...long live corporate video!
Imagine this. I’m standing on a gantry overlooking a cavernous space, shrouded in darkness, way above me particulates dance in beams of light that pierce the black void like white-hot knives. The gantry begins to reverberate and out of the darkness emerges a colossal ladle carrying 300 tonnes of liquid iron. The sound shakes every bone in my body, I press my ear defenders closer to my head as a wave of heat warms the air around me. The whole spectacle makes Game of Thrones look like a soggy firework show and exudes so much drama that it would keep Coronation Street running for the next 1,000 years. My one thought – if only we could capture this experience and show it to the world…..
When the initial discussions took place in regards to how the new British Steel’s company video would look, I was continually drawn back to this moment. For years there has been such a veil of secrecy around our amazing processes that it could have given Area 51 a run for its money*. But if our sites are akin to Wonka’s chocolate factory then I envisioned a future in which our company film would be your golden ticket.
From the start, I was sure that to create an impactful film, we had to move away from the generic tropes of what is recognised as a ‘corporate video,’ especially within the steel industry. You know… the plucky narrator (stolen somewhere from the 1950s) talking about company values and the steel making process, illustrated by sickly computer generated-graphics that are archaic enough to make even your gran throw up!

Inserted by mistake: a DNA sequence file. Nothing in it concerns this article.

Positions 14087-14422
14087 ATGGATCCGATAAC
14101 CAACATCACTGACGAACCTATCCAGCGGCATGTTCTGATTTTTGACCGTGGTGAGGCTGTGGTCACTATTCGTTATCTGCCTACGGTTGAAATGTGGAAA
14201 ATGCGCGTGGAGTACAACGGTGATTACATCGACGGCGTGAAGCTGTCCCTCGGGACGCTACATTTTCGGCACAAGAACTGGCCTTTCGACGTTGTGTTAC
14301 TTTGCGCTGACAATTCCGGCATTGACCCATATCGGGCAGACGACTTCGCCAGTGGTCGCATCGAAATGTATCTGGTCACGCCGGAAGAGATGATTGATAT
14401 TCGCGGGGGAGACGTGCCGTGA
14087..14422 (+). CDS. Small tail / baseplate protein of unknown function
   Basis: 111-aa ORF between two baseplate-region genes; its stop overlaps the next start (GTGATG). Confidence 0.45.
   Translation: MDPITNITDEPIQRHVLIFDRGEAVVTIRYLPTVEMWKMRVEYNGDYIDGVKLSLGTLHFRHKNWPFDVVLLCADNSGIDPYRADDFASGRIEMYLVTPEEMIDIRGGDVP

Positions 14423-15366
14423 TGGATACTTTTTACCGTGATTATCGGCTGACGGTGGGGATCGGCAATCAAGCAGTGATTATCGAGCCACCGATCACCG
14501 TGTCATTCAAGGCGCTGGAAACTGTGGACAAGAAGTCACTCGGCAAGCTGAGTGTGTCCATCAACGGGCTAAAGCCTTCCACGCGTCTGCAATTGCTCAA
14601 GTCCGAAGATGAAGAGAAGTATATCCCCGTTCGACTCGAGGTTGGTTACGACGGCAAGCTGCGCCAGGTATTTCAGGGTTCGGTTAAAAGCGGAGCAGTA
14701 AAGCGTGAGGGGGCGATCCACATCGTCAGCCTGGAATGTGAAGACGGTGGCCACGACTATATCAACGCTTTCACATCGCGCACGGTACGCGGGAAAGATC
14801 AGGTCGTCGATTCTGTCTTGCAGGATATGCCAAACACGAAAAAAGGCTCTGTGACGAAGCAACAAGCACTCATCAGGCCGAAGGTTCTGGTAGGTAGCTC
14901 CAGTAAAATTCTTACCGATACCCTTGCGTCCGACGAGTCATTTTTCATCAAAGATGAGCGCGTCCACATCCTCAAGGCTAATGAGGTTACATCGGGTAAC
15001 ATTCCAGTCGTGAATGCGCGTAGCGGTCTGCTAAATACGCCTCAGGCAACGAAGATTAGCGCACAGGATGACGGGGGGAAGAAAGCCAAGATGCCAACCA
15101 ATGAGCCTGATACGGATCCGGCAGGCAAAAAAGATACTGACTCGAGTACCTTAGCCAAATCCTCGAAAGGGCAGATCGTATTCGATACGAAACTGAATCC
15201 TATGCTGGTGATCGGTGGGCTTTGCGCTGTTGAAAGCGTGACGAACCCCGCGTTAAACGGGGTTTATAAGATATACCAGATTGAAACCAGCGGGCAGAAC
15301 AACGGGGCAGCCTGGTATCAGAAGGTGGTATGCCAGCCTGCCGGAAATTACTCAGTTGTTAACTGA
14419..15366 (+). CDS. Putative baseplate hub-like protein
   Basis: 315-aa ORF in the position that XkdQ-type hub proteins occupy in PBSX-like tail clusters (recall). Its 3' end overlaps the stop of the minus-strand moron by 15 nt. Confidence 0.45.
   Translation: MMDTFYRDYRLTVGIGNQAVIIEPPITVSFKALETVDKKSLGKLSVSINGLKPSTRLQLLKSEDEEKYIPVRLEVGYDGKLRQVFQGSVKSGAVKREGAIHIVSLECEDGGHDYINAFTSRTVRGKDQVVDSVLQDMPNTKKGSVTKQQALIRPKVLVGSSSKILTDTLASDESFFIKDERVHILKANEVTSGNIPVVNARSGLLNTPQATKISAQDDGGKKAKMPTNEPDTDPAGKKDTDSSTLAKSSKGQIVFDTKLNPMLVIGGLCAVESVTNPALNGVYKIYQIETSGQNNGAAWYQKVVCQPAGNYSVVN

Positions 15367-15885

We needed to move away from all that. We had to create a film that was engaging on an emotional level, but also excite and amaze people. In essence get them to think differently about our company and industry as a whole. As Kylo Ren famously says in the latest Star Wars flick: “let the past die, destroy it if you have to” and that’s exactly what we intended to do with the old-style steelmaking corporate video, we had to be radical, forward-thinking and brave.
In one of our early concept meetings, I pulled together some ‘moodboard’ ideas for the tone and style of the film. These videos included cinematic trailers for Audi and Vue Cinemas; it was less about content and more about the feeling they evoked in audiences watching them. Pitching something in regards to emotions and feelings in an industry that has been at its very foundation built on facts, knowledge, engineering precision and mathematical equations is a bit like walking into church and giving a lecture on Darwinism. That said it’s not the response I got here; my team loved the concepts and when we presented the concepts to colleagues across the business, everybody loved and embraced the potential direction. You could see and feel real excitement and buy-in to the project.
So, we had our brave new concept for the company film and now it was time to bring our vision to life…. The journey that ensued was exciting…epic and bloomin hard work….
To be continued….. oh yes I did.
Check back to read part 2, coming soon! In the meantime, check out the film below and let me know in the comments what you think!
*Before I begin any conspiracy theories, we harbour no crashed alien spaceships here…or do we?